Monday, July 9, 2018

The Pyromaniacs Guide to the Homes of Suffolk Writers by Roger Ley

A failed Suffolk writer plots revenge against his more successful contemporaries in Roger Ley's black comedy.

The one hundred and thirty-eighth rejection of Riley's zombie novel was the straw that broke the camel's back. Other writers offering far inferior work could get published, why couldn't he?

Those bastards, those smug, self-satisfied bastards. They'd taken their books to the fabled 'Palace of Publishing,' snared an agent, captured themselves a publisher, got an advance and stepped into the express elevator to literary success. They thought they were so clever, with their story editors to smarten up their plots and copy editors to smarten up their punctuation. And here he was, still grubbing around outside, hawking his first three chapters to literary agents, who brushed him aside or condescended to take his lovingly prepared proposal and dump it in the waste bin as they entered their offices. It would probably end up shredded, pulped, and used to make the paper for the books of the authors he hated so much.

Things were going to change though, he'd show them, he'd show the lot of them. He had their addresses. They'd been published by mistake in the brochure of the annual Suffolk literary festival. He had the petrol, the rags, and the old-fashioned, wide mouthed milk bottles. He'd found them on a farm rubbish pile in their galvanised crate. Very useful, it made them easy to transport as they rattled in the boot of his Honda Civic.

He knew who would be first, that bastard Mike Wattam. He didn't need the address list to find him, he'd known him for years; his house was in a village only a few miles away. Four books he'd published, all detective novels, all earning the handsome royalties he talked about every time they bumped into each other in the local supermarket. Bloody detective novels, not even literature, he might as well have been writing bodice rippers or chick lit under an assumed name - in fact, he probably was. Why should he have all the gravy though?

It was midnight and Riley had driven to Wattam's village and parked the Honda as close to his house as he dared. He opened the boot, poured petrol into four bottles, stuffed in the rags and lifted his Molotov cocktails into a supermarket shopping bag. A nice drink to share with the 'Great Man.'

The thin hedge scratched at him as he pushed through and into the author's generous garden. The house loomed, a darker patch against the midnight sky. Wattam had only afforded it because he'd married the right partner, a spinster of the local close-knit farming community. A dumpy woman who hung on his every stupid word and probably thought he was a bloody genius. Good luck!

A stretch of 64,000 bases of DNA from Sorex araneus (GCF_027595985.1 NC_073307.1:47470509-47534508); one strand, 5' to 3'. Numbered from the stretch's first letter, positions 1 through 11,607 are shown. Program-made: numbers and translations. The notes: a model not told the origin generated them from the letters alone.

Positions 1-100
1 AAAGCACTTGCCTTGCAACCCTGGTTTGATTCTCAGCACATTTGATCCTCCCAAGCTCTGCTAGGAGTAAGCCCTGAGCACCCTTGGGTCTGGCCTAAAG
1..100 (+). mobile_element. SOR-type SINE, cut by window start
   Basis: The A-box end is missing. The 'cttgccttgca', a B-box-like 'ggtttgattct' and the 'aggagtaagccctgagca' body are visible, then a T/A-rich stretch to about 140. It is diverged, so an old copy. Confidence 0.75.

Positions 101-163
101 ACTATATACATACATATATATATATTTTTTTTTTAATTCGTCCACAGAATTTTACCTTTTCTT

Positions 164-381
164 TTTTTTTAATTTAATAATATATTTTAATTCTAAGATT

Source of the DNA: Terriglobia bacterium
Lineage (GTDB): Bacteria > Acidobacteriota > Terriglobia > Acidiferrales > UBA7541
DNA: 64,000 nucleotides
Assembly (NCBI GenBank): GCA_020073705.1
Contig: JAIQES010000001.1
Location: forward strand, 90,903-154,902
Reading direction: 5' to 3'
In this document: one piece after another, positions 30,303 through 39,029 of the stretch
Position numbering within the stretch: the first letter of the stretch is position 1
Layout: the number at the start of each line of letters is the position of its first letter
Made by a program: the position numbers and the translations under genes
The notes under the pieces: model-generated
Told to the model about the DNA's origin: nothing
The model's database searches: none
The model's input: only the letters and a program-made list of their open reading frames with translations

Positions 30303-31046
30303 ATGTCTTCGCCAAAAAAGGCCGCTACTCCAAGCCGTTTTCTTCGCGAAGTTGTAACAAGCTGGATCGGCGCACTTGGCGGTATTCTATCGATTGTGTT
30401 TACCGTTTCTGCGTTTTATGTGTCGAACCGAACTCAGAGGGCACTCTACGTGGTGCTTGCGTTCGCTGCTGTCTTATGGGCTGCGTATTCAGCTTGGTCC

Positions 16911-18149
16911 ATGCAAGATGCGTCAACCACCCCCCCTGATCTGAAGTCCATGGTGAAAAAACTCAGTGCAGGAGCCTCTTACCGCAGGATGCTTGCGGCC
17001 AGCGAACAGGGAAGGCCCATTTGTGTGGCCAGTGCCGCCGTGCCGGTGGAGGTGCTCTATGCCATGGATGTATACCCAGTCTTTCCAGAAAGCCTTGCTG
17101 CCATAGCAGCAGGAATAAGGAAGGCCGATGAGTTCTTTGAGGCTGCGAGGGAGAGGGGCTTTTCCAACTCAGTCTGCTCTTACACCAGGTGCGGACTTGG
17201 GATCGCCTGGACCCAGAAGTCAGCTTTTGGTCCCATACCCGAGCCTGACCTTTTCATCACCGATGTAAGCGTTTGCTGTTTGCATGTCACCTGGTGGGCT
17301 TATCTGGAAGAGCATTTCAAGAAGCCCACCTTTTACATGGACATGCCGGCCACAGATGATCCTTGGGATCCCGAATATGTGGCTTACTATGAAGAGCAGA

Riley approached the back of the house, stopped on the lawn and placed the bag of incendiaries at his feet. He took out a bottle and shook it to wet the rag. He lit it up, drew back his arm to throw it through an upstairs window but then remembered the thatched roof. How could he have forgotten that the house was thatched? What a blaze it would make. The fire services would never get here in time to put it out. It would be visible from his own house, three miles away, once he'd left the scene.

He threw the flaming missile, and it somersaulted lazily upwards and onto the roof. The thatch should have lit instantly but it was still soaked from the recent heavy rain. The blazing rag stayed in place as the bottle rolled down the steep incline, bumped over the gutter, fell two storeys and smashed over the head of the unsuccessful writer.

Instantly Riley was a man of flames, running in circles shouting 'Mike, Mike, help me, help me,' before he crashed screaming back through the hedge and onto the lane. He struggled blindly towards the bridge, hoping to douse himself in the village stream, but after a dozen steps he fell to his hands and knees, crawled briefly forward, then collapsed and lay still. The flames slowly died and smoke drifted from his blackened flesh and charred clothing.

Back at the house, a light came on in an upstairs window. It creaked open and Wattam's tousled head, supported on his scrawny neck, thrust out. He peered myopically into the darkness, as he struggled with his spectacles and sniffed the air.

'Rather late for a noisy barbeque,' he called out grumpily at whoever had disturbed his sleep. He paused and listened; when no answer came he grunted, withdrew his head, closed the window and pulled the curtain. The light went out.

The moon rose and shone brightly over the timeless Suffolk village, with its stream, its humpbacked brick bridge and its round-towered flint church. Nothing moved in the author's garden or the churchyard it adjoined. There was peace, silence, and a surprisingly appetising smell of roasted meat.

8 comments:

  1. An amusing take on the baser instincts of literary classes. Thanks,
    Ceinwen

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  2. Very good satire. Well done. (Like Riley.)

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  3. I have borrowed Martin Riley, he is the protagonist in my time travel novel Chronoscape.' He gets into all sorts of scrapes on different timelines.

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  4. My sci fi novel 'Chronoscape' will be free to download on Amazon this weekend - 14th and 15th July

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  5. Great imagery, and a story well told.

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  6. Thank you Arthur, I appreciate your comment.

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  7. A clear story of a universe in correction. Nicely described and that ending, ugh!

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  8. I hope you enjoy your next bbq! There are a lot more of my published stories at rogerley.co.uk

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